An Economic Model of Amniocentesis Choice
Medical practitioners typically utilize the following protocol when advising pregnant women about testing for the possibility of genetic disorders: Pregnant women over the age of 35 should be tested for Down syndrome and other genetic disorders; for younger women, such tests are discouraged since they can cause a miscarriage. The logic appears compelling. The rate at which amniocentesis causes a miscarriage is constant while genetic disorders rise over a woman’s reproductive years. Hence the potential benefit from testing – being able to terminate a fetus with a genetic disorder – rises with maternal age. We argue that this logic is incomplete. While the benefits to testing rise with age, so do the costs. While undergoing an amniocentesis always entails the risk of miscarriage of a healthy fetus, these costs are lower at early ages, because there is a higher probability of being able to replace a miscarried fetus with a healthy birth at a later age. We develop and calibrate a dynamic model of amniocentesis choice to explore this tradeoff. For parameters that characterize realistic age patterns of chromosomal abnormalities, fertility rates and miscarriages following amniocentesis, our model implies a falling, rather than rising, rate of amniocentesis as women approach menopause.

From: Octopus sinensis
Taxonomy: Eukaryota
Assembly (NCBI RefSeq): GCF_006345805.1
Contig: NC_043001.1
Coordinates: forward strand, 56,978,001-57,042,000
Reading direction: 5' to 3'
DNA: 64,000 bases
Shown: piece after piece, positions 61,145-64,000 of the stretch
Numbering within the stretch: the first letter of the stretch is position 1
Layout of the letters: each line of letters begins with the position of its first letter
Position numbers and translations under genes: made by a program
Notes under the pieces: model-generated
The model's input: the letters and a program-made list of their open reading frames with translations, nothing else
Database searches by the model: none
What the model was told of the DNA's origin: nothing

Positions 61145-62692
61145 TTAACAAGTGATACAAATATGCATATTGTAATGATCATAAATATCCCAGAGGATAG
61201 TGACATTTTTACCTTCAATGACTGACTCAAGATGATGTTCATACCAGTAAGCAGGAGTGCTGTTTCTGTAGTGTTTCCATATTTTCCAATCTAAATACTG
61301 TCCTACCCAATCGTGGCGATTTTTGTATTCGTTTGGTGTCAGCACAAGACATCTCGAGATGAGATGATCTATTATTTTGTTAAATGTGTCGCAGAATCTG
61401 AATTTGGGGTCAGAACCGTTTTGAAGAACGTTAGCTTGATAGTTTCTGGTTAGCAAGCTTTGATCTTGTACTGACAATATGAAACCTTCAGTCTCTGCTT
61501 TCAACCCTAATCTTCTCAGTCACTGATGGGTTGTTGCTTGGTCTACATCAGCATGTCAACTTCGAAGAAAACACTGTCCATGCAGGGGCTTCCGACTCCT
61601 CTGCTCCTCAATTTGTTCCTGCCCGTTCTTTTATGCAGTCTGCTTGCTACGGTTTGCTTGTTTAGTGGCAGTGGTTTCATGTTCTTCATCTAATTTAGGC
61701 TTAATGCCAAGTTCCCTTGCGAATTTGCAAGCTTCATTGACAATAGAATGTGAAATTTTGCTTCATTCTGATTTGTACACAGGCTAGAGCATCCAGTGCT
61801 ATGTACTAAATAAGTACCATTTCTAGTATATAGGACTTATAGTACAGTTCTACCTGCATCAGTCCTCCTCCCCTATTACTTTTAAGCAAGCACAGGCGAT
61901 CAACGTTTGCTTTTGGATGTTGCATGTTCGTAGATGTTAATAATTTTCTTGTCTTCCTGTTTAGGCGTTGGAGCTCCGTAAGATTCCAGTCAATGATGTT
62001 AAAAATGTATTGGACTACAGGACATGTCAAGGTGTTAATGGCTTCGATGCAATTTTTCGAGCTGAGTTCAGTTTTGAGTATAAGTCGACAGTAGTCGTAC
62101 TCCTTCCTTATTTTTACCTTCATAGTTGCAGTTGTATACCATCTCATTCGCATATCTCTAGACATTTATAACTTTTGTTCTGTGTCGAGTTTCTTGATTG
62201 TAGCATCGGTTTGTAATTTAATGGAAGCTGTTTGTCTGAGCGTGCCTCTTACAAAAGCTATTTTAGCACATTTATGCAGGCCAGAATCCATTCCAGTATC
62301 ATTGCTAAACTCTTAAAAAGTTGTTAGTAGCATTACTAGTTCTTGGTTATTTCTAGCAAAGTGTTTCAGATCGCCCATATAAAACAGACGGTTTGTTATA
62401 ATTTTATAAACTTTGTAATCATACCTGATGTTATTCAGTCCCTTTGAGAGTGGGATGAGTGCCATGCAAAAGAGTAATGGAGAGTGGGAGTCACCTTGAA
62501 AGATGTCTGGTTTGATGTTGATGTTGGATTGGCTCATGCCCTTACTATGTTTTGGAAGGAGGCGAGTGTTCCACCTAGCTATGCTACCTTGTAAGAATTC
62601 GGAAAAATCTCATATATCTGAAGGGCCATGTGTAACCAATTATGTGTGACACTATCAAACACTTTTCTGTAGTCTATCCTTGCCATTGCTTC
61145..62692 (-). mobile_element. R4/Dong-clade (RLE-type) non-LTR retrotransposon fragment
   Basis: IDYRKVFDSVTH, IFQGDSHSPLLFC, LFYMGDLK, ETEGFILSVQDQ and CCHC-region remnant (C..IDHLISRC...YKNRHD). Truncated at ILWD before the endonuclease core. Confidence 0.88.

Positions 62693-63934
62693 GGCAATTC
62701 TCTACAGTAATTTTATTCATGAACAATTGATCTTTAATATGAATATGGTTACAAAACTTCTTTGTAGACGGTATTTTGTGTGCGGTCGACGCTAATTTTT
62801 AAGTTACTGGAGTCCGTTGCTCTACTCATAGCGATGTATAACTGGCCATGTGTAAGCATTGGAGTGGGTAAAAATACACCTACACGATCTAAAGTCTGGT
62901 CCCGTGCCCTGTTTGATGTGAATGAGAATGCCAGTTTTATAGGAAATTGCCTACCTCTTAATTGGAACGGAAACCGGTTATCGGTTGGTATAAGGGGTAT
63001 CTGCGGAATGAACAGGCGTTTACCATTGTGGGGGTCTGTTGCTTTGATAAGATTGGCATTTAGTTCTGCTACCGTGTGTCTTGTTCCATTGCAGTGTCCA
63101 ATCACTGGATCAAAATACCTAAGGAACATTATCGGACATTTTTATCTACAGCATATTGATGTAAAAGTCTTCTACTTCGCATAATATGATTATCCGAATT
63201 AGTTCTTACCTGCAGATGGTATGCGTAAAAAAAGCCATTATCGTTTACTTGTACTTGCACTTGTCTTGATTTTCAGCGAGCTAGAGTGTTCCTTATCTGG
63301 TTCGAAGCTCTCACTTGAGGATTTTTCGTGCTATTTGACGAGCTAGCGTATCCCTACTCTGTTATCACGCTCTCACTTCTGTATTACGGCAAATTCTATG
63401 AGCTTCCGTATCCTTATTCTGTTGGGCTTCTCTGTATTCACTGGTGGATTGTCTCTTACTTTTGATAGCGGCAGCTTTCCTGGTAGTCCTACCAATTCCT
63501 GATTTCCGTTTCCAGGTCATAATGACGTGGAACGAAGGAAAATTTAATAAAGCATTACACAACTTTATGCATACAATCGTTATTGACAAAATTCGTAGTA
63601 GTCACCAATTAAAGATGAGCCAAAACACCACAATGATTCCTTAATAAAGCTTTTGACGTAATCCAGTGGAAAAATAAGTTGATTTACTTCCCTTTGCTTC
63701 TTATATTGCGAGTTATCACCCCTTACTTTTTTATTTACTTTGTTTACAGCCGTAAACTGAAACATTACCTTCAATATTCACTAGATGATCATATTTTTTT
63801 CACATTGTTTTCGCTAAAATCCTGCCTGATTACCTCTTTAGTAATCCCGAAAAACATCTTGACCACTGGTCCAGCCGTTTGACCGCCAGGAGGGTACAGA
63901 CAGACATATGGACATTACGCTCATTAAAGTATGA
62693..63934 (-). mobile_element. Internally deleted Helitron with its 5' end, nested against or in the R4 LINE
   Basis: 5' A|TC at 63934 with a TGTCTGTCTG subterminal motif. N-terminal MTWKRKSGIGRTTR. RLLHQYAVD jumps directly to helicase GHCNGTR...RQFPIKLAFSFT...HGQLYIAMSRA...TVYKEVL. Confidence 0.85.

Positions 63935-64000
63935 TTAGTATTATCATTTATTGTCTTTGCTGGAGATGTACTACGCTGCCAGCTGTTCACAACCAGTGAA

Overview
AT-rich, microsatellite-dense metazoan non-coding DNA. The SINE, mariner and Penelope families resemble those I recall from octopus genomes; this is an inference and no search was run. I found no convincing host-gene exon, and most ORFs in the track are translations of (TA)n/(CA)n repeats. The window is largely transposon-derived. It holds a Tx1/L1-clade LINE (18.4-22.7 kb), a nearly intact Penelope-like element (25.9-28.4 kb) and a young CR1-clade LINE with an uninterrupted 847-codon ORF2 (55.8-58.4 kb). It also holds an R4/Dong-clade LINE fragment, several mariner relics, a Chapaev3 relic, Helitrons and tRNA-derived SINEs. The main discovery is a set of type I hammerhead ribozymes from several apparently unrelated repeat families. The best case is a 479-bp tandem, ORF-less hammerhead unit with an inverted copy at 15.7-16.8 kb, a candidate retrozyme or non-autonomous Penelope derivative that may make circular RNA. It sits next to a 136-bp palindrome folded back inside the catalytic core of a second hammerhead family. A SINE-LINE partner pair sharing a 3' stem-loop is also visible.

|Date of creation:||2010|
|Date of revision:|
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